It is perhaps symptomatic of today’s society that the Regulation does not anticipate a user protesting the “advantageous” ability to enjoy the user’s home content while temporarily abroad. As some of my colleagues have noted, it is an unfortunate commentary on the world that users are presumed to want to spend their vacations watching their home programming rather than enjoying local programming and learning about the country they are visiting. Although Julia Reda, a European Parliament member, expressed concern that, without cross-border portability, “making Europe’s amazing cultural diversity accessible to all Europeans” might be inhibited, it is questionable whether cross-border portability will in fact improve the accessibility of diversity and encourage users to enjoy diversity. (See the German Bundesrat’s emphasis in its decision concerning the proposed Regulation that cultural diversity not be impaired by “a more European copyright law.”)

There is something even more troubling about the language of the Regulation that is based on the following interpretation of the Regulation: Providers could interpret the Regulation as giving them no choice but to verify the residency and current location of all their users. While it seems illogical that EU legislators would intend to impose a burdensome obligation on users to accept cross-border portability (with all of its potentially undesirable location verification requirements) without giving users the possibility of opting out of cross-border portability, legislators did not express any such intent in the Regulation. Providers could argue that the Regulation requires them to enable cross-border portability for every user (“shall enable” in Article 3.1), necessitating that they verify the residency and current location of all users, regardless of whether or not a user wishes to enjoy cross-border portability. This argument would mean that the Regulation endorses and justifies large-scale tracking of user movements by providers – an unlikely proposition.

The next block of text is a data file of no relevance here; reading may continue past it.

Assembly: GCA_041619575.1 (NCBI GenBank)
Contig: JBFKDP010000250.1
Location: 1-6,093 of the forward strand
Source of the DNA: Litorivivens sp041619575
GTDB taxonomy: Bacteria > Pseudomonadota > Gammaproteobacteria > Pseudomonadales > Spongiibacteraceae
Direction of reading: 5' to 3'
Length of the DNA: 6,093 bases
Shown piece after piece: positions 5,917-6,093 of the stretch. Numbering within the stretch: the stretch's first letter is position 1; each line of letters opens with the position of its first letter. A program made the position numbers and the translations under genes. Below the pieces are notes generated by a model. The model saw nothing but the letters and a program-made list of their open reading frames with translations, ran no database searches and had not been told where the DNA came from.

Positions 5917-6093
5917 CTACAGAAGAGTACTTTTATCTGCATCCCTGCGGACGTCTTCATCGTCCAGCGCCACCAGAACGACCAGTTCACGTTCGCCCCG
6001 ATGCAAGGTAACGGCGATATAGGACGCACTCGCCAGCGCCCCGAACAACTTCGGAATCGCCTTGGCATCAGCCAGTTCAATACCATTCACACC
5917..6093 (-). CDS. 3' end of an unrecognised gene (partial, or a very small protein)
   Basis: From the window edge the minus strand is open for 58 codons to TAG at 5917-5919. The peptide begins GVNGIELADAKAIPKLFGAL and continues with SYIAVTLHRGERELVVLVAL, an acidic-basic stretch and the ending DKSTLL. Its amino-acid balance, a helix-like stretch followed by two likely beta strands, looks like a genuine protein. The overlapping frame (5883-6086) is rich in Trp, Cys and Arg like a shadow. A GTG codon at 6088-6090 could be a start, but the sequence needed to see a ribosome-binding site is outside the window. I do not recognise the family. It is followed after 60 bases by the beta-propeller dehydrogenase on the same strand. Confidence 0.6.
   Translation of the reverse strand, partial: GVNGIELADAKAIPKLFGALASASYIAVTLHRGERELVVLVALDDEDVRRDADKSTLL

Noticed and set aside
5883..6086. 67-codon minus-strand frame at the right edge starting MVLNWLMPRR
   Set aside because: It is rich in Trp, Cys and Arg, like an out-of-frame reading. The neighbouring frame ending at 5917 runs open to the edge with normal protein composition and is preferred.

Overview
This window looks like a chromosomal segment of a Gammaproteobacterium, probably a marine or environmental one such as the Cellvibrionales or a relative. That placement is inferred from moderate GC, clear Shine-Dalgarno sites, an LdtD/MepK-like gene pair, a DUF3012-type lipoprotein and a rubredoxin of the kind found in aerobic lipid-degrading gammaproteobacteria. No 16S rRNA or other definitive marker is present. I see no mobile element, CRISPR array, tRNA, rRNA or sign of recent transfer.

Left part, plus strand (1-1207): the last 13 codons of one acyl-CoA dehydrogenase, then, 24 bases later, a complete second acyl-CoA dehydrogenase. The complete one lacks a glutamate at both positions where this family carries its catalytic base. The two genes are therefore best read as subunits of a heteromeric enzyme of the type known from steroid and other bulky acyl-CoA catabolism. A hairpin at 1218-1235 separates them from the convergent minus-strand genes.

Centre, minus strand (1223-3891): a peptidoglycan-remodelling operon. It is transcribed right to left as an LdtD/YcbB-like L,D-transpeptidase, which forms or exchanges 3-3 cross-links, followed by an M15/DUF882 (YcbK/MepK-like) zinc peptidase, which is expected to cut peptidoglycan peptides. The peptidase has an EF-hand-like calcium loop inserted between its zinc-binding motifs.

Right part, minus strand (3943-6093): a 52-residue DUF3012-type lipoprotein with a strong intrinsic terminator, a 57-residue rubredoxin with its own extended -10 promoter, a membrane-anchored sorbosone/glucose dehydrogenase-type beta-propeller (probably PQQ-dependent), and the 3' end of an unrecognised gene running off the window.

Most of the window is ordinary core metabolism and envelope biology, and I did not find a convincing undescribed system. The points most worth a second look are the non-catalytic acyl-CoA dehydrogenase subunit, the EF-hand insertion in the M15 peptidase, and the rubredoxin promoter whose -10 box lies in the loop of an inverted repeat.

If the omission of any possibility for users to opt out of cross-border portability is by design, one could see the omission as a purposeful attempt to create public outcry about tracing user movements and to instigate public opposition against any territorial limitations on cross-border content. The omission would thus create increased public pressure on copyright owners and content providers to provide content on an EU-wide basis, an outcome that would be in line with the EU Commission’s unfulfilled desire for widespread EU-wide licensing (for a 2014 EU directive on multi-country licensing of musical works see here), if not for completely uniform EU copyright law or unitary EU copyright (see here and here).

P.S.: Once the Regulation is approved, published in the Official Journal of the European Union, and eventually enters into effect, it will require no implementing national legislation; it will be directly applicable in all EU member states, plus in Iceland, Liechtenstein, and Norway.